What started as a father teaching his son about gun safety years ago has turned into a big collegiate opportunity for one local high school student-athlete.
John Milledge Academy senior Marshall Johnston signed Thursday to continue his clay target shooting career at the college level. Johnston will join the University of Alabama clay target club team in the fall while attending school as a business major.
Johnston had other offers on the table but had a specific reason for wanting to join the Crimson Tide.
“I really wanted to go to a big school,” he said. “I grew up in private school, so I wanted to see what it’s like to go to school with 40,000 kids.”
Johnston has competed in other sports (his senior baseball season was cut short) but found his mark when he tried his hand at shooting. The journey started the summer of his fifth-grade year, and his father-coach Steve Johnston said his son has grown “leaps and bounds” since then.
“He literally was gun shy when we started this,” his father said. “I was military for 15 years, so I didn’t really know how to deal with that. When we went out and tried it we had a great first experience and it was a great fit as a sport for Marshall.
“It’s been a fun process for both of us. The way I deal with things in competition is very different than how he does it. What I did along the way these last two years, I flipped it around and actually had him coach me. By him explaining things to me, I'm learning how his mind works, so that was great. There are times when the coach is telling you the right things, but you just don’t want to hear it. It helped me see things from his perspective.”
The Class of 2020 graduate takes an impressive shooting resumé with him to Tuscaloosa. Competing scholastically, Johnston has two varsity and three junior varsity state championships to his name. He capped off his high school career by earning his second All-State honor last fall, meaning he placed among the top 15 GISA shooters across the state. His high finish helped John Milledge take fourth place at the state competition. Johnston was the Trojans’ co-captain and was also named the team’s Most Valuable Shooter for the 2019 season.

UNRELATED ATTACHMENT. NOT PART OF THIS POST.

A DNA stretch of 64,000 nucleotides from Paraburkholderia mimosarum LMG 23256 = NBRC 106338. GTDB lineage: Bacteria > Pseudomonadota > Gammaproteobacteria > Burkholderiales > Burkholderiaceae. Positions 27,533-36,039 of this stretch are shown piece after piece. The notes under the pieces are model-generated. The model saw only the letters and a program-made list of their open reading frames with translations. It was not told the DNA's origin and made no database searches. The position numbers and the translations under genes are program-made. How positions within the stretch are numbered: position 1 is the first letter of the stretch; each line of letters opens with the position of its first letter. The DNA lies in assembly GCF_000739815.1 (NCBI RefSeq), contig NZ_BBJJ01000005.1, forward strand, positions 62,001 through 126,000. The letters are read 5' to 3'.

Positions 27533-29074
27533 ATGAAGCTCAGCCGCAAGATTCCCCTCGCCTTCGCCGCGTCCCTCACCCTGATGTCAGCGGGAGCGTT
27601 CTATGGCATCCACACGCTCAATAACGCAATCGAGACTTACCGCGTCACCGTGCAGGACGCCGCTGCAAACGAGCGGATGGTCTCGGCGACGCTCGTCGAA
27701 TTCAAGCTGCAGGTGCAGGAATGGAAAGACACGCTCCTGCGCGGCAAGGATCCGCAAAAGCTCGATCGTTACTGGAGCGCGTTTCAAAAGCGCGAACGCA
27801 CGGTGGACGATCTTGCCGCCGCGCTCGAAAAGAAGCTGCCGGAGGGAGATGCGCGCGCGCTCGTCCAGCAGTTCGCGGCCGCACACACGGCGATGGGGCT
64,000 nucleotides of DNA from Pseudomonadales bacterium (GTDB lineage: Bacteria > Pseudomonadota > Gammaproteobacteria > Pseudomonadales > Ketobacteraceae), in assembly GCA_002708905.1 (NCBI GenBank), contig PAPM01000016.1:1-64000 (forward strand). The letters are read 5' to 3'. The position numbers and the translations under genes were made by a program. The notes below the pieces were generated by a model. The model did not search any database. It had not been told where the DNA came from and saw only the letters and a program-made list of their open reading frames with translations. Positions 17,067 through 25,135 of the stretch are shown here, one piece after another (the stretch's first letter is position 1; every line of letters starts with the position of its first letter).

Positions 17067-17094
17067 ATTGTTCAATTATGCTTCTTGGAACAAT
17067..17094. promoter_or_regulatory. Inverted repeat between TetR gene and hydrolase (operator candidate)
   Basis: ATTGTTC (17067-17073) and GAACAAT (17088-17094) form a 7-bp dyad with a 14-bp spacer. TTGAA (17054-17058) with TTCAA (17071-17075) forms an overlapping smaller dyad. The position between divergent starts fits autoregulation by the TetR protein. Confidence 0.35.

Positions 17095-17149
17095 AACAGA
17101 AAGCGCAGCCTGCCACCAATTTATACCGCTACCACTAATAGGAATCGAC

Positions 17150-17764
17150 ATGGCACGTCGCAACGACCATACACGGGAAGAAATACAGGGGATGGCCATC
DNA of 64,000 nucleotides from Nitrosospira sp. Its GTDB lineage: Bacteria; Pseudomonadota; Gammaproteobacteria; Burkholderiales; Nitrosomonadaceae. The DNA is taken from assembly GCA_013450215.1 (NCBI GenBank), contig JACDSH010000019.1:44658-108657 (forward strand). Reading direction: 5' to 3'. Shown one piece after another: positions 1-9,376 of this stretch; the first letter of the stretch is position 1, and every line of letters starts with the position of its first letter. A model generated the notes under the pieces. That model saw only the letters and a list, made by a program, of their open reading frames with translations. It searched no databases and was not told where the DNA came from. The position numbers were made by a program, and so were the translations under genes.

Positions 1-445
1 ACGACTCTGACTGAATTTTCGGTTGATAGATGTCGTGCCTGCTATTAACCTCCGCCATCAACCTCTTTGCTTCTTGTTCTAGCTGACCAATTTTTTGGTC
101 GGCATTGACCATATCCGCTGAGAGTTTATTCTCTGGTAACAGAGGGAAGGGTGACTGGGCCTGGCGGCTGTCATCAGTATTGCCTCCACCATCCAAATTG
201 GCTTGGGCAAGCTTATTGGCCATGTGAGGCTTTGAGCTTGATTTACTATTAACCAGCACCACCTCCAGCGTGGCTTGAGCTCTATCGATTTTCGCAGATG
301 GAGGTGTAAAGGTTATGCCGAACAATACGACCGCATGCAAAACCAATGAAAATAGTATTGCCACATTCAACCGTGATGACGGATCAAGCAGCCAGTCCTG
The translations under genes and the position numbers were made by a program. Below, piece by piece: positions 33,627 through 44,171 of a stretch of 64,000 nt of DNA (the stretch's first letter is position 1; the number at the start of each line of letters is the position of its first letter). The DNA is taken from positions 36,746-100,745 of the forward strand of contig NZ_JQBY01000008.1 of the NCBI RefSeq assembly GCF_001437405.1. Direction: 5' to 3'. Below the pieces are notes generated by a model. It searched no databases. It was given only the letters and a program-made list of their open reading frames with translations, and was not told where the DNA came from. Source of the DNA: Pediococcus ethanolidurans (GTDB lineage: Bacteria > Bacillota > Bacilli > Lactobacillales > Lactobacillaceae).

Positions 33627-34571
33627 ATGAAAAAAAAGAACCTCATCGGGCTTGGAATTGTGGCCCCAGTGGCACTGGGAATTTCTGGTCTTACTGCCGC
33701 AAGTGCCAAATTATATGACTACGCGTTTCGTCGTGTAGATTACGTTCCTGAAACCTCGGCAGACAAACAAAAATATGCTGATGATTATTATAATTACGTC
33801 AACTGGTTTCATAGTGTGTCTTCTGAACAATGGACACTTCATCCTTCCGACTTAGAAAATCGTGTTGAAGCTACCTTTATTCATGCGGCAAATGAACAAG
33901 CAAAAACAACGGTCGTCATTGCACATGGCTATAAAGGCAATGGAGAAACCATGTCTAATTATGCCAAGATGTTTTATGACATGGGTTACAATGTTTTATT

Like most athletes who excel in their sport, Johnston does not just shoot competitively during the school season. He competes year-round with the Lake Oconee travel shotgun team, one that has won two-time defending national champion status on the circuit. Through that, he earned the opportunity to represent Georgia as an All-State team member at nationals last year where he consistently finished in the top 2 percent out of 3,000 shooters across different events. Johnston has also been chosen to the National Rifle Association (NRA)/Scholastic Clay Target Program (SCTP) National All-Scholastic Team the last three years. That recognition goes to shooters who consistently post good scores and good grades while participating in community service. Johnston is looking for a fourth selection to that team to complete a four-year sweep, but this year’s awards have not been announced as of yet.
Johnston’s knack for helping new/young shooters was mentioned during his signing ceremony held Thursday, so he is thinking about becoming a clay target coach upon completing college.
Since clay shooting is a club sport at Alabama, there are no tuition scholarships attached to Johnston’s offer. What he will receive, however, are scholarship funds through the team’s alumni that will help cover competition costs.